Skin cancer pill shrinks tumour in 80 percent cases

August 26th, 2010 - 2:03 pm ICT by IANS  

London, Aug 26 (IANS) A pill that retards the spread of advanced skin cancer is showing “remarkable” results in early trials.
The experimental drug helped shrink tumours in 80 percent of the people treated with it.

The drug PLX4032 inhibits a ‘faulty’ gene that activates a protein which drives cell division and hence tumour growth, reports the Telegraph.

Of 48 patients treated in the American and Australian study who had the faulty ‘BRAF’ gene, 37 saw their tumours shrink significantly. In three cases, the patients’ tumours disappeared altogether.

By comparison, dacarbazine, a chemotherapy drug often given to treat melanoma (skin cancer), only has a response rate of five to 15 percent, according to the New England Journal of Medicine.

Malignant melanoma is the most dangerous form of skin cancer - which is triggered by excessive exposure to sunlight - as it has the potential to spread.

If spotted quickly enough chances of survival are good, but if left unchecked, the outcome is often poor. One out of five die of malignant melanoma annually.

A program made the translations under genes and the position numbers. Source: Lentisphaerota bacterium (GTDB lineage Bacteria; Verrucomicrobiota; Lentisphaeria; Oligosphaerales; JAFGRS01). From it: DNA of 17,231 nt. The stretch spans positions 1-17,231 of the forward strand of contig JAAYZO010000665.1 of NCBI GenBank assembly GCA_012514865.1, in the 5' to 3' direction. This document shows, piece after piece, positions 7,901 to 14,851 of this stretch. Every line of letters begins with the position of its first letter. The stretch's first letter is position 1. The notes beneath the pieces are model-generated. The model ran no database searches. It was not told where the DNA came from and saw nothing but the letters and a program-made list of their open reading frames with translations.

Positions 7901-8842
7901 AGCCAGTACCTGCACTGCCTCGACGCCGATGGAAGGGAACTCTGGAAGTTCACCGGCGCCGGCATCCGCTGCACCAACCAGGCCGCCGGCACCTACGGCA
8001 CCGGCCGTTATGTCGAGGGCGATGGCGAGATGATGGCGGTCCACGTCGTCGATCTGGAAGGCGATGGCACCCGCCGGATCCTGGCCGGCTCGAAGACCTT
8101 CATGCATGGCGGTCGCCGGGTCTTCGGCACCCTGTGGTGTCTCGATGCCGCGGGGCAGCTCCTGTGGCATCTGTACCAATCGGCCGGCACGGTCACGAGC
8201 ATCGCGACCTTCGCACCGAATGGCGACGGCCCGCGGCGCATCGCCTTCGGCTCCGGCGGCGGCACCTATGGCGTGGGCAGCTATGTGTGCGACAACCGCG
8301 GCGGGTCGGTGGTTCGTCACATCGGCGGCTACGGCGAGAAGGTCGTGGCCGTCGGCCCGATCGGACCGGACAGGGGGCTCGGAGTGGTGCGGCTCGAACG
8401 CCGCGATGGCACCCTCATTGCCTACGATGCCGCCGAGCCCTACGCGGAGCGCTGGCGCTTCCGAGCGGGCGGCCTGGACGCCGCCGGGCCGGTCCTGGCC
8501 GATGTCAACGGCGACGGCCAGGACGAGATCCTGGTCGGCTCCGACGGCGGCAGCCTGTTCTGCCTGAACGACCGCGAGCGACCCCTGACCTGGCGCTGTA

As the BRAF gene is present in between 40 and 60 percent of patients with the disease, the new drug could help thousands.

Paul Chapman from the Memorial Sloan-Kettering Cancer Centre in New York, who led the study, said: “We have seen many tumours shrink rapidly, and in some patients, quality of life improved dramatically.”

“This is the beginning of personalised medicine in melanoma.”

“We have never seen an 80 percent response rate in melanoma, or in any other solid tumour for that matter, so this is remarkable,” said Chapman.

However, he cautioned: “The tumour responses induced by PLX4032 are not always long-lasting though, and we don’t know if treatment really improves overall survival of melanoma patients.”

A larger clinical trial is now underway to determine if that is the case.

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